For Divorcing Women In Abusive Relationships, Knowledge Is Power

Researchers estimate that one in four women -- 25 percent -- has experienced domestic violence in her lifetime, and that in the U.S.,are physically abused by their husbands or boyfriends each year.
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Couple having an argument
Couple having an argument

The statistics are staggering. Researchers now estimate that one in four women -- 25 percent -- has experienced domestic violence in her lifetime, and that in the U.S., more than five million women are physically abused by their husbands or boyfriends each year.

Compounding the problem, many of these women are unable to break free from their abusive relationships. Why? Because not only do abused women live in constant fear, they also feel powerless. Since their controlling husbands can be extremely secretive about financial matters, women in abusive marriages typically know very little about their family finances or how to establish their own financial independence.

Unfortunately, I've seen this scenario play out all too frequently: A woman finally takes steps to initiate divorce proceedings only to discover her abusive husband controls all the purse strings -- and the house, the cars and everything that's in the portfolio, too. She's left with very few options, and if that wasn't difficult enough, when there are children involved, the circumstances become infinitely more emotional and more complex.

But abused women don't have to feel hopeless. They don't have to feel trapped, with nowhere to turn.

Over the years, I have been retained by several women who have managed to get the professional support they need to break free from their abusers and eventually, start new lives grounded in secure personal finances. Yes, it can be done -- but that doesn't mean it will be easy.

Clearly, women ending abusive marriages need to take all the same financial steps that any woman going through a divorce needs to take. However, in most cases, each one of these steps will be exceedingly more complicated (and potentially dangerous). For example, as I have already mentioned, an abused woman may not have discretionary access to marital funds, and her controlling husband may demand a precise accounting of every penny spent from a checking account or on a credit card.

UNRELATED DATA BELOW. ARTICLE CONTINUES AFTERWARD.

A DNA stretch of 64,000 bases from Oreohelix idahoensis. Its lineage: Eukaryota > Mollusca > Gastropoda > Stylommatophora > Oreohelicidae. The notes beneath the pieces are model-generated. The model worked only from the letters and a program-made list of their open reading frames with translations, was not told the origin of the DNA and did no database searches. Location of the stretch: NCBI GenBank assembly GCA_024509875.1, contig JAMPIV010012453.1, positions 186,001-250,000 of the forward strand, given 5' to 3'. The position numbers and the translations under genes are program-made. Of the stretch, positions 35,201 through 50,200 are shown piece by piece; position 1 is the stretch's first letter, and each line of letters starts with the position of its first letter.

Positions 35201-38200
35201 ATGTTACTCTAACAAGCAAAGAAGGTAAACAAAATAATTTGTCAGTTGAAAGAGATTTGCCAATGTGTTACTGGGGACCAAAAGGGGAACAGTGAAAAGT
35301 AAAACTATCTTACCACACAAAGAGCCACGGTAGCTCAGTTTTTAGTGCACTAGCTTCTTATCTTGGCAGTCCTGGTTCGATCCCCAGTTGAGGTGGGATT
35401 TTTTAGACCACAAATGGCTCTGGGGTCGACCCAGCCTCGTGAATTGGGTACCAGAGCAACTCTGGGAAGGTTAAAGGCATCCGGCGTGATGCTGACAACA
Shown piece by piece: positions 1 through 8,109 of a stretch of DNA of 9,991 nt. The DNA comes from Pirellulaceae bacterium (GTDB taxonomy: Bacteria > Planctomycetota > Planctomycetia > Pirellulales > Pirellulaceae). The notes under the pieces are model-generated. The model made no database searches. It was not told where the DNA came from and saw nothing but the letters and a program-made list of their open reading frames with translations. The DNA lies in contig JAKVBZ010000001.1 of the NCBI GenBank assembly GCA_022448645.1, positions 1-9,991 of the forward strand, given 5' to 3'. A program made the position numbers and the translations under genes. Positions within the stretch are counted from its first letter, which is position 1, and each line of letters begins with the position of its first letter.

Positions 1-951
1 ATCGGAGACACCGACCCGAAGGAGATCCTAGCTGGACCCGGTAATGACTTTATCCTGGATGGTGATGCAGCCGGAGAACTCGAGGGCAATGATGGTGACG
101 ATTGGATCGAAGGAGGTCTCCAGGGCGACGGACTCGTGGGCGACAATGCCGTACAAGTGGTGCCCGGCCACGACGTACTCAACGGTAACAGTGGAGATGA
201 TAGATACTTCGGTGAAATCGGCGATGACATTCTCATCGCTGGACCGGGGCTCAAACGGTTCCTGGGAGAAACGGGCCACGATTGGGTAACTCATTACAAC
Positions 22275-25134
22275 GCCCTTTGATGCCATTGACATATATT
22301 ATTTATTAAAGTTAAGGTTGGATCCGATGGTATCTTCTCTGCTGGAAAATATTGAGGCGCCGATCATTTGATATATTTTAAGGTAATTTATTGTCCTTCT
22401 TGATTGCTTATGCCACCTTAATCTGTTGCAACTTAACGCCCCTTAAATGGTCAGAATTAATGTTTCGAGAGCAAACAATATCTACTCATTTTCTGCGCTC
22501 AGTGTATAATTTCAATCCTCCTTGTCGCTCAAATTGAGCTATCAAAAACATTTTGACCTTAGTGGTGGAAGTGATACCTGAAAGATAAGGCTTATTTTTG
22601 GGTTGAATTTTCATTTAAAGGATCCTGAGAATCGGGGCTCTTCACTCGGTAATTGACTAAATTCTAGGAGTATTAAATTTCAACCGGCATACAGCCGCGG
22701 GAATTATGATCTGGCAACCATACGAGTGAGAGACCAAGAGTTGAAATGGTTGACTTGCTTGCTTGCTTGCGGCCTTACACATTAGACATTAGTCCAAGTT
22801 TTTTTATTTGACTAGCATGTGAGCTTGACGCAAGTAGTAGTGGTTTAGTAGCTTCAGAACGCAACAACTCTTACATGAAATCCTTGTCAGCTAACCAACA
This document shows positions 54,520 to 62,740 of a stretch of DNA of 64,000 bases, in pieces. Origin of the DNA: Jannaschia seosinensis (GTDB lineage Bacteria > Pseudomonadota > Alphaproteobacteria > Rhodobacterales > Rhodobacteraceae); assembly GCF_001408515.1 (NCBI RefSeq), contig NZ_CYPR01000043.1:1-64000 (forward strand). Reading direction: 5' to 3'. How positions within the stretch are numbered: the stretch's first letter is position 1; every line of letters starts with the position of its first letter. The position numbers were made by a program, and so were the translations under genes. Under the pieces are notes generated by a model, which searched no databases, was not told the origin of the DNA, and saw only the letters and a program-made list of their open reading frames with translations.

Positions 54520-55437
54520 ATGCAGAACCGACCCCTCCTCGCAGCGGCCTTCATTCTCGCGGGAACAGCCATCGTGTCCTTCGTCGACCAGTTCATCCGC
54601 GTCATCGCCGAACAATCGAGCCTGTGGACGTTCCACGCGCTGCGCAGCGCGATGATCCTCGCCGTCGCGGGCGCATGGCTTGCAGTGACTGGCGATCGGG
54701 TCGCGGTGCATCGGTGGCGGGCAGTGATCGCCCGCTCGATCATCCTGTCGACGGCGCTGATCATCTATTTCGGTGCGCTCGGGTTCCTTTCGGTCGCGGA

If you're in a relationship where you feel powerless, please know that there are specific actions you can take to begin to secure your finances. If it's possible to do so safely, you should:

- Get a post office box so you can receive mail privately.

- Establish a place outside your home where you can keep copies of all your important paperwork, including bank statements, social security numbers, birth and marriage certificates and documentation of jointly held assets.

- Set up a "secret" email account to communicate with divorce professionals. Use a public computer. A controlling or abusive husband might install spyware on home computers and even smart phones.

- Open a bank account in your own name and start squirreling money away. If you can, transfer all of your assets (paycheck, savings, etc.) into a separate bank account.

- Change all your PINs to ones that can't easily be identified.

- If possible, remove your name from all joint debt so you will be protected from having to pay for anything incurred after you leave.

- Obtain a credit card (or preferably several). Contact credit card companies and explain your situation. Send them copies of any court orders, since such extenuating circumstances may help you qualify for a credit card.

- Acquire a pre-paid debit card. These are available at many local retailers, and for a small fee, you can load it up with as much money as you want to have on it.

- If necessary, ask relatives for a loan to hire an attorney and other divorce professionals.

Of course, any discussion of financial matters may seem immaterial if you or your children are in physical danger. If you are in an abusive relationship, first and foremost, please seek help. There are community-based organizations, private counselors and therapists and other professionals who can offer you immediate assistance.

Then, once your safety is assured, turn your attention to financial matters, and remember as Francis Bacon famously proclaimed, "Knowledge is power." His words are as true today as they were when he said them some 400 years ago. Once you have the backing of solid information and a strong team of competent professionals, you can begin the divorce process and start down a path toward independence and a secure financial future.


Jeff is the author of the new book, Divorce: Think Financially, Not Emotionallyâ What Women Need To Know About Securing Their Financial Future Before, During, And After Divorce, which provides women going through the crisis of divorce with the tools they need to secure their financial future. What's more, he is donating 50% of all profits to the Bedrock Divorce Fund for Abused Women, Inc., a 501(c)(3) nonprofit charity whose mission is to help female victims of domestic abuse and the organizations that support them. Divorce: Think Financially, Not Emotionallyâ is available online at and In addition, it can also be discreetly downloaded on Kindle and Nook.

All articles/blog posts are for informational purposes only, and do not constitute legal advice. If you require legal advice, retain a lawyer licensed in your jurisdiction. The opinions expressed are solely those of the author, who is not an attorney.

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